BOOK FOR THE DEAD
The landscape of central California—the obscenely blue sky, the parched, yellow hills, the dark green vineyards clinging to the earth—and the bus moving past or through at a steady, mechanical pace, like a projector running through film to make a moving image appear on the screen: the hills, the vineyards, the rows and rows of fields, the cloudless sky. And hanging over everything, the impending disaster: the earthquake, the breaking off of the coast, the nuclear threat, the world flattening—something of that scale—maybe the sun has multiplied, or the water turned to blood, or monsters discovered in the deep sea, maybe the world is just a simulation, but it must be a conflict bigger than our hero, the young man or woman on the bus, looking out the window, going to some kind of camp for survivors. Maybe the disaster is that night has ended, there is night no longer, or that the moon has flown away, or it has drifted too close to the earth, causing floods in other parts of the world, but drought in California, depopulating the region, Los Angeles and San Francisco wiped out, only this barren, central landscape left. Maybe the people on the bus don’t even know what’s happening except that they are on a bus and it is moving.
There is this reoccurring dream I have in which I am swimming in a large swimming pool at the edge of the ocean, but when I start to tire I realize that I’m swimming in the ocean, there is no pool, and then I am filled with fear, fear of drowning, but also of depth, of the vastness of the ocean, and knowing that I will not be able to cross it, knowing that I will die, if not immediately, then at some later point, I will die swimming in the ocean, and the ocean will never end, and only I will. I feel this way sometimes in waking life too, even when I am not swimming but only standing at the edge of the water, on a dry beach, and sometimes I think it would be better not to have dreams at all, not to have seen the Pacific Ocean or a sunrise over it, or even to look at a tree very closely, because these things make me feel small and young and dead.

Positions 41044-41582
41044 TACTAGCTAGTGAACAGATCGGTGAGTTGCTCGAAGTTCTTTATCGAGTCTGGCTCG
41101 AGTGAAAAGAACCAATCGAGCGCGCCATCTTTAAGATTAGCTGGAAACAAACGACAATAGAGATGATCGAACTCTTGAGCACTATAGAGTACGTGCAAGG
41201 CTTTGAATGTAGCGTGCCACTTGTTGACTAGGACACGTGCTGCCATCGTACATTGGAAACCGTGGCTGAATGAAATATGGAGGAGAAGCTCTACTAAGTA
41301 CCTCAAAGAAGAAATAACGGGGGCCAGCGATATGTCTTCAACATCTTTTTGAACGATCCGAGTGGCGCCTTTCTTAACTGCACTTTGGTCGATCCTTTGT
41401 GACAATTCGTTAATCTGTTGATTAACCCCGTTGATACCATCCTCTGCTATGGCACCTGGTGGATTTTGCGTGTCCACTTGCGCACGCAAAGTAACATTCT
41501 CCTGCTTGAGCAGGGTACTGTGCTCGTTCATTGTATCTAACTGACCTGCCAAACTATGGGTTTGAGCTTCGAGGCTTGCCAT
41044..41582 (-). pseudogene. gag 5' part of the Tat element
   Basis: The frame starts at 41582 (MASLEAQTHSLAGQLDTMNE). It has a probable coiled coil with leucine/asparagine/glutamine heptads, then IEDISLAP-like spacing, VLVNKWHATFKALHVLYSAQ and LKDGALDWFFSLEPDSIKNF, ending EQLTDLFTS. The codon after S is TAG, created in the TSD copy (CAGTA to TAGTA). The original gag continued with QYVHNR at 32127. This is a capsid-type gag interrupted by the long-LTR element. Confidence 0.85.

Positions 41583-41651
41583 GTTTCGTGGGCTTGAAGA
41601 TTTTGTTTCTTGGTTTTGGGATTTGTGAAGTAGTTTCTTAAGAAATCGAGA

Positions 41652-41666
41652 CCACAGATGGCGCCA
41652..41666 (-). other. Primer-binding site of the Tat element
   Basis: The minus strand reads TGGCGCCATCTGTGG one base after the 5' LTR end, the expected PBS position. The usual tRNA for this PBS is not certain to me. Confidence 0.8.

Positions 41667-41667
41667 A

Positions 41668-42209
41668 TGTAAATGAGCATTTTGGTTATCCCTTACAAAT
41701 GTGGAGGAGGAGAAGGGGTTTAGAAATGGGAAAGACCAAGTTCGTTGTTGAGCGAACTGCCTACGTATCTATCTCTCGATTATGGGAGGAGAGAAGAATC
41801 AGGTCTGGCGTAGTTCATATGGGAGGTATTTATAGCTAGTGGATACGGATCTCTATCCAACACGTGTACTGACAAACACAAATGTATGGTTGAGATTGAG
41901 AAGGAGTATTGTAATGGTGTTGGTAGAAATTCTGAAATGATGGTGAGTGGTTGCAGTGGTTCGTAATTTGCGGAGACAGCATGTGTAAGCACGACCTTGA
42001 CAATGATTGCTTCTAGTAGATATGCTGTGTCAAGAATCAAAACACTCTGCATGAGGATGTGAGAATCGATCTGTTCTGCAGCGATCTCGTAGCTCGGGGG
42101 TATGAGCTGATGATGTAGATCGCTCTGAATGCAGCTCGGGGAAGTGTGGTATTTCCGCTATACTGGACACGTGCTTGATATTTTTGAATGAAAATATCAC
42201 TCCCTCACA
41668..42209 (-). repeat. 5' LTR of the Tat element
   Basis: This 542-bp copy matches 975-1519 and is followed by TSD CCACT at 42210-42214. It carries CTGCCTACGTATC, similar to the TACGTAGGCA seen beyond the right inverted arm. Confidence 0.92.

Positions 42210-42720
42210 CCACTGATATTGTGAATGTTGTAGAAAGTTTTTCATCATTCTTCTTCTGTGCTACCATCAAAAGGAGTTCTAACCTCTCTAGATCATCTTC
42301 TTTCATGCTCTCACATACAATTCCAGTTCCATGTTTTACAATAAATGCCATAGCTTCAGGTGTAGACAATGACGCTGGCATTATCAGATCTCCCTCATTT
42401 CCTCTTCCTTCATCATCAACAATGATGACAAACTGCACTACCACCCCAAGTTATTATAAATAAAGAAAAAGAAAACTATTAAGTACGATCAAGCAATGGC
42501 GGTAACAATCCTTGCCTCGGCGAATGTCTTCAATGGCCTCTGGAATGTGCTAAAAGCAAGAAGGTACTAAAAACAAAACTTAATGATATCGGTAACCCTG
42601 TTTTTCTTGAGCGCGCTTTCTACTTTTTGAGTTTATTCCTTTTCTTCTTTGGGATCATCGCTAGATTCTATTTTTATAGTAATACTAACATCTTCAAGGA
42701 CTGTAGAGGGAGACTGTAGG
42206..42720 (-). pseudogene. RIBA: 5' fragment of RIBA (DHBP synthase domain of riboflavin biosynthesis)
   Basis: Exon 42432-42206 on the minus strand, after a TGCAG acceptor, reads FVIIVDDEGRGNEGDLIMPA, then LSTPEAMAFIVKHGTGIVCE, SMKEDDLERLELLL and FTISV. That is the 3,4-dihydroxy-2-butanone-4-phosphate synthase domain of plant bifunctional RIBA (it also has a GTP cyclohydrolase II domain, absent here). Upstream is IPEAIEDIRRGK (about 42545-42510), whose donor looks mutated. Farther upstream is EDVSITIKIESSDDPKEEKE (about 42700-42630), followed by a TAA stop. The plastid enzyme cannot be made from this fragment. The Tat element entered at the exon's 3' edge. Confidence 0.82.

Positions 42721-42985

I don’t know why but when I am feeling sad I like to fit myself into the smallest space I can find, the smaller the better, and I wonder if this is why we put the dead in coffins, so they feel safe and protected and comforted and less alone. I know this is why we swaddle babies, so they can remember what it felt like inside the womb. I move my bed from the wall and crawl into the gap there, or sit at the corner of the shower, where two walls meet, sit with my knees to my chest and the hot water falling from the ceiling like my own personal rain. I feel comforted then. I feel like a baby.
I want to grow my hair very long, as long as it will grow, and lie down somewhere I shouldn’t—in the gutter, by a storm drain, or on the beach at high tide, letting the water lap my body like a tongue. I want my long hair to be matted with leaves, seaweed, shells, and general debris. I want to feel the cold seep into my spine. I want to be alone inside myself. Is this a death wish or a mad wish? To be unloved, like Ophelia, to die mysteriously, the literary ideal for a woman? I would prefer to live, I think, live to see the explosions on the horizon when the bombs are dropped, when the asteroid or the moon or another planet or an earthquake—I would like to live through the disaster and write about it in a book everyone will be too dead to read, the last book of the dead, a book for the dead, and so many people having died, more than people having lived, I wonder why more books have not been written for ghosts.
What do the dead want? To be remembered? To pass onto the next life? Laughter is the best defense against a curse, so maybe the dead want to laugh. Maybe the dead want to live again, for just one day, to wake up to the smell of rain having fallen in the night, or rain in the air waiting to fall, to taste the wind, crisp and living, to watch the leaves turn but never fall, then to watch them fall but never finish falling, never leaving the trees bare. The lakes cold and silent and smooth as paper. The sky a soft grey. To live one day forever, to lie still and pretend to be dead, waiting for the one kiss, waiting to fall in love or to die, falling, but never having fallen, like an infinite series approaching the limit but never touching it.
THIRII MYO KYAW MYINT is the author of The End of Peril, the End of Enmity, the End of Strife, A Haven, forthcoming from Noemi Press in early 2018. Her work has appeared in Caketrain, Sleepingfish, The Collagist, The Kenyon Review Online, and elsewhere, and has been translated into Burmese and Lithuanian. She is the recipient of a Fulbright grant to Spain, a residency at Hedgebrook, and fellowships from Tin House and Summer Literary Seminars. She is currently a PhD candidate in creative writing at the University of Denver, and the Reviews/Translations editor of the Denver Quarterly.